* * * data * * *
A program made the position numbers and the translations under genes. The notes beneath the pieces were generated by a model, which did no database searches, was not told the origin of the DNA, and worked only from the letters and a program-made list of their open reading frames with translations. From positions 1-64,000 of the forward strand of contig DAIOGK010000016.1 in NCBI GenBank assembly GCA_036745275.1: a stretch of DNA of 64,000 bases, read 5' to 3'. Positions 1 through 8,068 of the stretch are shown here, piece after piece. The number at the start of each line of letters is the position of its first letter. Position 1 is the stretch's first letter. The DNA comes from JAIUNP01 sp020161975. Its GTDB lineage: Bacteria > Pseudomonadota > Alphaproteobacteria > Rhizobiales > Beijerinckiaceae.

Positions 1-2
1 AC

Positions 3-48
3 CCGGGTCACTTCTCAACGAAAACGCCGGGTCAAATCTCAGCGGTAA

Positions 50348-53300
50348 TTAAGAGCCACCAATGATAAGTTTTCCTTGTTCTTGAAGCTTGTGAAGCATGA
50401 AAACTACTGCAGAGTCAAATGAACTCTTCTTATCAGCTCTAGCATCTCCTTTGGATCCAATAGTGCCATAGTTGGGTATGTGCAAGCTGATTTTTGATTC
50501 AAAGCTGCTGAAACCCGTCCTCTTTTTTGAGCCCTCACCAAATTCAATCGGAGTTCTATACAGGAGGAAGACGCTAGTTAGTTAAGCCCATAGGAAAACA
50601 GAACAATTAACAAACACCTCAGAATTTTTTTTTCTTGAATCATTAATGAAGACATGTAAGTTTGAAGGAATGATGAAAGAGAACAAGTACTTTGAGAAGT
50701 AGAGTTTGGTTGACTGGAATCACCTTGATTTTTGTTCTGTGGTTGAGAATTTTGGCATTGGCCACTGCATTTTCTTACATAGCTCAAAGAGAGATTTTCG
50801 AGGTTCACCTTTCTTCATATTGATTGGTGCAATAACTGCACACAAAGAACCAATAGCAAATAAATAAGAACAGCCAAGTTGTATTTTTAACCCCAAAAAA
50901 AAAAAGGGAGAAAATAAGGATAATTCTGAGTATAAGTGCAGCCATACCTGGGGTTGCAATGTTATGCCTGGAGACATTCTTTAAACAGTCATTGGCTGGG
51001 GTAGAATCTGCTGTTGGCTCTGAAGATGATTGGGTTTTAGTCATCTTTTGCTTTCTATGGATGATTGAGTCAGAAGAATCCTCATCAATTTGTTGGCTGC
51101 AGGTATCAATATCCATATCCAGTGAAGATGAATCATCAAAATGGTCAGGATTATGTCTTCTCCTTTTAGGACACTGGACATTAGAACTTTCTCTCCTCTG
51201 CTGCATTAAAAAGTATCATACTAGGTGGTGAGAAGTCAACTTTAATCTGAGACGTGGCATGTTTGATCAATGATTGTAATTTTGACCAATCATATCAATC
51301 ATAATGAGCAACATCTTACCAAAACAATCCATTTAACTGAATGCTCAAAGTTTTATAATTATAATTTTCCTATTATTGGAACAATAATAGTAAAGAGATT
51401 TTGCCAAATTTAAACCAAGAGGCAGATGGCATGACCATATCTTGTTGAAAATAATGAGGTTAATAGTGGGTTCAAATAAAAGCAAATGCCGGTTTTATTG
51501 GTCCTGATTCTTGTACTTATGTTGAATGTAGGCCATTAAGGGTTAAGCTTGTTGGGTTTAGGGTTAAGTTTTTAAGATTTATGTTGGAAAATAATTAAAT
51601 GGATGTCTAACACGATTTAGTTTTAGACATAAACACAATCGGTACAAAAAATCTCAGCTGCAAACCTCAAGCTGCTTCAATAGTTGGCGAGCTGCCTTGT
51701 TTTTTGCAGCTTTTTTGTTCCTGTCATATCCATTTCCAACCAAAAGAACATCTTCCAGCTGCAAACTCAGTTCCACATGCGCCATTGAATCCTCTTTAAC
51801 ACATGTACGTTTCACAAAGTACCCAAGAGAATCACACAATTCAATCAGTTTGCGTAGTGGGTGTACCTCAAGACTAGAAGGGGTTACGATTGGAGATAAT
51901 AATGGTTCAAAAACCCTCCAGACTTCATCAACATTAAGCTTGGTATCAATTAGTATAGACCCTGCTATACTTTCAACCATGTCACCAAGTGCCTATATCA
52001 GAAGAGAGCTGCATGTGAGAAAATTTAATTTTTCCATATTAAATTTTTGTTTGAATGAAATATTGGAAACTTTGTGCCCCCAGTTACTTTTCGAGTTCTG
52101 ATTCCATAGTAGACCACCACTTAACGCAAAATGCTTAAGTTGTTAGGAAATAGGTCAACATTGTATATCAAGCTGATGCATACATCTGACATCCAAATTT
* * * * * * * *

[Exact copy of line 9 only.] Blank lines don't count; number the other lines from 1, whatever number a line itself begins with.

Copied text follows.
50501 AAAGCTGCTGAAACCCGTCCTCTTTTTTGAGCCCTCACCAAATTCAATCGGAGTTCTATACAGGAGGAAGACGCTAGTTAGTTAAGCCCATAGGAAAACA